Daintree Discovery Centre ‘eco-leader’
RE: TOURISM Talk in the Gazette, November 11, which read: “Not Green Enough - we used to be world leaders in ecotourism, but recently the Douglas region and Australia in general, has been told it needs to refocus on sustainable tourism.”
We were outraged to see the use of one of our “hero shots” of the Daintree Discovery Centre together with the headline and article.
There is no acknowledgement of this image nor was permission sought/or given to publish the photo for the use of one of our “hero” shots to denigrate the local industry.
A source in the article is quoted as stating “we need to think globally and act locally before the environment and natural icons are ruined by unsustainable practices”.
He then goes on to extol the virtues of eco-accreditation but the unknown author of this damning article fails to mention that the Daintree Discovery Centre was one of the first ecotourism operators in TNQ to achieve advanced eco accreditation and is used as a role model for operators both here and overseas.
The Daintree Discovery Centre is one of the founding members of TNQ Planet Safe program and also one of Ecotourism Australia’s recognised national “Green Leaders”.
Although we are internationally recognised leaders in sustainable ecotourism the unknown author of this article made no attempt to contact us, much less seek our advice on the veracity of content, prior to publication.
The Daintree Discovery Centre is certified at the Advanced Ecotourism level, the highest attainable level and also won the 2009 Skal International Sustainable Ecotourism Award against an outstanding field of entrants from 48 countries worldwide, as well as being honoured with numerous Queensland Tourism and TNQ Tourism awards for ecotourism.
If the article had been used to show the Discovery Centre as an exemplary model for sustainable ecotourism, a leader in showing others the way, it might have gone some way to ameliorating the untold damage done by such disgraceful denigration.
The Discovery Centre has increased community awareness by their innovative carbon reduction initiatives, which have gone beyond the traditional “tree planting” to include support for local community projects, scientific research and the purchase of land under the Daintree buy-back program.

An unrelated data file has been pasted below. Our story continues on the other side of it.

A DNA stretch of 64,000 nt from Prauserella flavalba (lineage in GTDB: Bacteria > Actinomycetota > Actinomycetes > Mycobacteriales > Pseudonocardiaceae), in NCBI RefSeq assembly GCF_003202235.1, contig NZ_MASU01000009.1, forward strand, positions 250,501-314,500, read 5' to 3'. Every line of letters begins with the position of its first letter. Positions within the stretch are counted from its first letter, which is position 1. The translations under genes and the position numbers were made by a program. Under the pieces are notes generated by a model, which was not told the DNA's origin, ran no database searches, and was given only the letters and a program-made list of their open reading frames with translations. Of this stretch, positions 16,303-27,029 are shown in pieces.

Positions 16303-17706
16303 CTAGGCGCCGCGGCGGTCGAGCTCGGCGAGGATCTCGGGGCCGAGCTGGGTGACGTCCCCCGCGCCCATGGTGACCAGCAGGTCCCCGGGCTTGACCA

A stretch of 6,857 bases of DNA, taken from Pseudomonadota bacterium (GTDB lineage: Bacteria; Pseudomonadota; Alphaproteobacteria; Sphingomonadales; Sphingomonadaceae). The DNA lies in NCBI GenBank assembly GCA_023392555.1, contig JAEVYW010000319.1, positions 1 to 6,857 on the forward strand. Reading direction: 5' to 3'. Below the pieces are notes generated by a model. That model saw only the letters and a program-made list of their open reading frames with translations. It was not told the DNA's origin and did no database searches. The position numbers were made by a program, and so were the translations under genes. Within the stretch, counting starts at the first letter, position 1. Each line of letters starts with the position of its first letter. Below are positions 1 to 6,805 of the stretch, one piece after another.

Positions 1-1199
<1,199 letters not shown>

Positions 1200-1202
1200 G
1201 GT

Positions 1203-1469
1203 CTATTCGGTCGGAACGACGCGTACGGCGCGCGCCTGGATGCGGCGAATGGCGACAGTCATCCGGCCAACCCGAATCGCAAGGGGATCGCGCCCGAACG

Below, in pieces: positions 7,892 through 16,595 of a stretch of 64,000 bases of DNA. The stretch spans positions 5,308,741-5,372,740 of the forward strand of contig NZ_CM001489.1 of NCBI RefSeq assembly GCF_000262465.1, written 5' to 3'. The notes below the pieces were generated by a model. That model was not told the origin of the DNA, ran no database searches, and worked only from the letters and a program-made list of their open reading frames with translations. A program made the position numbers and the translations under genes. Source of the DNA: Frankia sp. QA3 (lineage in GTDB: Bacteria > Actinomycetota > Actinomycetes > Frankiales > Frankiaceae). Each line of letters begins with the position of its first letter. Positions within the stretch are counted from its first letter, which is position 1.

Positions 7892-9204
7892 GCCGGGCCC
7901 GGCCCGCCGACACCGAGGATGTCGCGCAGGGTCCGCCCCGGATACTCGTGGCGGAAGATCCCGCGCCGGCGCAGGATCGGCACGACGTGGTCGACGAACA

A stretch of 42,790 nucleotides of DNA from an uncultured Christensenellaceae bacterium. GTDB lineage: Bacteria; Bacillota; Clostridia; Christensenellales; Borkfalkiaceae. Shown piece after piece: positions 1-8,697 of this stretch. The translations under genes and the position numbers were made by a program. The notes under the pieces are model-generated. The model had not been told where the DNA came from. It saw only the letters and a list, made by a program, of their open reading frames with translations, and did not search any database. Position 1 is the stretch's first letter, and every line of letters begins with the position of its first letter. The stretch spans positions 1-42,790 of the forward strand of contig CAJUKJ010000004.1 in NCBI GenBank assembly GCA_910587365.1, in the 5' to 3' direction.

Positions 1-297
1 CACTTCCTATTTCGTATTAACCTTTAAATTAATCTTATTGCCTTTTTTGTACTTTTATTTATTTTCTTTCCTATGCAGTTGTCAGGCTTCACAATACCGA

DDC is helping visitors understand climate change impacts, the need for sustainability and how to better manage protected areas.
Timing of this article is extremely poor - the Gazette has a social responsibility to support tourism, especially since it provides the local community, including the Gazette, with more revenue and hence more jobs than any other industry sector. Gazette staff need to check their facts. The Discovery Centre is internationally renowned for its long standing carbon offset bio-sequestration program.
The Discovery Centre doesn’t charge visitors a levy to plant trees - rather it donates part of every entry fee, as well as pays staff to be involved in carbon offset and bio-sequestration. It is also sponsoring a 10-year longitudinal study of carbon flux being carried out in conjunction with James Cook University Rainforest Research Unit to the tune of $60,000.
Among many other things the Discovery Centre also sponsors the Wet Tropics Management Authority Cassowary Youth Awards and presented a local TNQ state school with a $1000 cheque at Port Douglas last Saturday to encourage environmental sustainability.
The Daintree does not need to “refocus” its energies on “sustainable tourism” - it exemplifies sustainable tourism.
The Daintree Discovery Centre has well established strategies for monitoring international developments and is constantly introducing new procedures, products and services which ensure “the green shire” continues to be recognised as an “eco-friendly destination”.
Apart from extensive developments in carbon offset, and achievements in maintaining carbon neutrality, the DDC has also just installed a climate change theatre which is proving very popular.
Leading the way: Daintree Discovery Centre has rejected claims the Douglas region’s tourism operators are not green enough